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Posts Tagged ‘ Italian ’

Feb 17
Friday

Semolina: Convivial in Kadıköy

Filed under Reviews (Eats)


(Editor’s Note: This guest post was written by Jeff Gibbs, a denizen of Istanbul’s Asian side and author of the very engaging blog “Istanbul and Beyond.”)

On a dark and deserted street in January covered in swirls and swirls of snow, a bright pool of light shines from a ground-level window. You open the door and are wrapped the scents of hot espresso and fresh basil, of parmesan cheese and spicy puttanesca sauce bubbling in a pan. A woman calls a hearty “Welcome!” and you pass into the friendliest Italian bistro this side of Sicily.

Semolina is an enticing new addition to the culinary landscape in the Asian side’s Kadıköy neighborhood, which is working hard to pull in Istanbul’s eaters. Within the last year, the area has witnessed the opening of a Cuban restaurant, a German sausage shop, an Iranian café and a Lebanese fast food joint. (Sadly, the Lebanese place folded in months – nobody but foreigners came to feast on the wonderful falafels and babaganoush, and so now it’s been transformed into a lackluster ciğer venue on a street already swarming with them. The sausage shop, unfortunately, is also no longer in operation.)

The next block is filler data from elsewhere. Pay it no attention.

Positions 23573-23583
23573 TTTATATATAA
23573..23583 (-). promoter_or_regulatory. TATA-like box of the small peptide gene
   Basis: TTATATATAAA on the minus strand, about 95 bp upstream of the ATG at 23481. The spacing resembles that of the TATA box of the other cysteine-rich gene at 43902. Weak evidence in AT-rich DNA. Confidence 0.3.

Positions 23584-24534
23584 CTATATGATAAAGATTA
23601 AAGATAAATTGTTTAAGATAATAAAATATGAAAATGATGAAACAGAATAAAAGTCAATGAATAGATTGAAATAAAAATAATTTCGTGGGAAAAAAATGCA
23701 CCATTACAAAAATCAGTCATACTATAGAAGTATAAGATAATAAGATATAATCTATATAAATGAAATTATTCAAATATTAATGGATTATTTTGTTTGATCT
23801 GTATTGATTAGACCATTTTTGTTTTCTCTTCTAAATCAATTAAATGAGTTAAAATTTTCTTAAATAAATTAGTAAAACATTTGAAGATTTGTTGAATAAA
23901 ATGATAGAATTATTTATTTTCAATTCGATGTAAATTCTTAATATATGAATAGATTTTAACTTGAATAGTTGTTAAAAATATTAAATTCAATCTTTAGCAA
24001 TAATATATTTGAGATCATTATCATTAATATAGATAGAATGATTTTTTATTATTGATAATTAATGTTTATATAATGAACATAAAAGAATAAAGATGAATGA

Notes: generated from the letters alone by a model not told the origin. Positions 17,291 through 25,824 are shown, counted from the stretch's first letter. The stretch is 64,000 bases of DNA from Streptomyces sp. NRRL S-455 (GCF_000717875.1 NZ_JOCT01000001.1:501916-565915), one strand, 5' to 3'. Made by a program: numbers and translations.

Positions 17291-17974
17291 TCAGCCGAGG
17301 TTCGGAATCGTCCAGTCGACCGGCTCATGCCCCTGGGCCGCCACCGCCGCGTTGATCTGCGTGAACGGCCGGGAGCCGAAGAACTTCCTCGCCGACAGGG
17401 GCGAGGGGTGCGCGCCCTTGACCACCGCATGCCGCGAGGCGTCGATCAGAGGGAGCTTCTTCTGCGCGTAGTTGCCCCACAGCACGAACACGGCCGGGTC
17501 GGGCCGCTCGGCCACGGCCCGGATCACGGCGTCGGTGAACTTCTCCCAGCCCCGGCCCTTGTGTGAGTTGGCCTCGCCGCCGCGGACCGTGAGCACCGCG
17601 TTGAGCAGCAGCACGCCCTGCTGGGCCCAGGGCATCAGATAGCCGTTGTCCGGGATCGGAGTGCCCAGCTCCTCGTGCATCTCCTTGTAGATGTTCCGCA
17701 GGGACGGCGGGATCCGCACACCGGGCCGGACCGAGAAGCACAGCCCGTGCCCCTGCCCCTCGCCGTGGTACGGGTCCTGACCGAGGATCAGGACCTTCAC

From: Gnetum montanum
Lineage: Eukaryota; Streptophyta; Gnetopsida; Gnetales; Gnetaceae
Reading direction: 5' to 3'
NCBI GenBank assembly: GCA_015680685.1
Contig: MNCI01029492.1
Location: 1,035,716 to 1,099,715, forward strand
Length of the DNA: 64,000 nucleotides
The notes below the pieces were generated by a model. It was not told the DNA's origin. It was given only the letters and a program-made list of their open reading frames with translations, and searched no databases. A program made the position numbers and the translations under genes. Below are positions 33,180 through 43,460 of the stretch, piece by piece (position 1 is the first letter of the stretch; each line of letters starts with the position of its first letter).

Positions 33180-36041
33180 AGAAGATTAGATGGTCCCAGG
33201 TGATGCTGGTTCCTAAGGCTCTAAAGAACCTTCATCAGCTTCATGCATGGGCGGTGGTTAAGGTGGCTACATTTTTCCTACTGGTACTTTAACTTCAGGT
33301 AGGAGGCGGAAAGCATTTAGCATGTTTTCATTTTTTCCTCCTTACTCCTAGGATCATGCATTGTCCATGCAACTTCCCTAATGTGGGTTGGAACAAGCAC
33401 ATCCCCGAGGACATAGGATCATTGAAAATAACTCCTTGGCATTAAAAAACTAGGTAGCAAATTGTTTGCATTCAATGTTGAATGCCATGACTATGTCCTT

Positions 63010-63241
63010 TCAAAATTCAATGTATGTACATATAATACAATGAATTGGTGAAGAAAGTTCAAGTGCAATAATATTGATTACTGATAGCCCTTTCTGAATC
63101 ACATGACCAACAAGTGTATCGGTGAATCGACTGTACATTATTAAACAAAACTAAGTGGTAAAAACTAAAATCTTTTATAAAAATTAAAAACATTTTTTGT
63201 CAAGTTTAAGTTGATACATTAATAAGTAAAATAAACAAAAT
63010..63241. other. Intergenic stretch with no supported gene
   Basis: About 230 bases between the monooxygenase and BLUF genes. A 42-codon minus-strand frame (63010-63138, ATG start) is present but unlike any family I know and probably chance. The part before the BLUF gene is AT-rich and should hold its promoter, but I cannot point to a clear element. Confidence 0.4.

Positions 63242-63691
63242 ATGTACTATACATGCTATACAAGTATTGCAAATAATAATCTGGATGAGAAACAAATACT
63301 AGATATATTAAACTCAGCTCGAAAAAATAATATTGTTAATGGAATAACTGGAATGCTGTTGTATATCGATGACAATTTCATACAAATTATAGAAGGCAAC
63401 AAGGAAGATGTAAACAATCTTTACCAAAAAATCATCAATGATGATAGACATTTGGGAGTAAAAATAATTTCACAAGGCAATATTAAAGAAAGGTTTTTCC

The restaurant sets things off with a basket of bread served with a side sauce of basil, olives and olive oil. The basil leaves are freshly crushed and full of flavor – bought just that afternoon from Kadıköy’s nearby market. It is brought as soon as we sit down by our charismatic waiter, Fevzi, the co-owner and husband of chef Hülya.

“Our pastas are all handmade,” he explains, “by two Italian brothers who own a small company here in Istanbul.” And while the entrées are limited to pastas, these are not the guesses of some clueless someone hoping to make bank off of Italian cuisine’s popularity, but the real deal. Continue…


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Fauna: Let Them Eat Pasta
5 responses - Posted 01.14.10
Editor's note: Sadly, Fauna was recently forced to close after losing its lease. The owner/chef is looking for a new space. We will update this writeup as soon as we know more. Visitors to Turkey beware: in Turkish, the word “pasta” means cake or pastry. Go into a place advertising “pasta” ...continue

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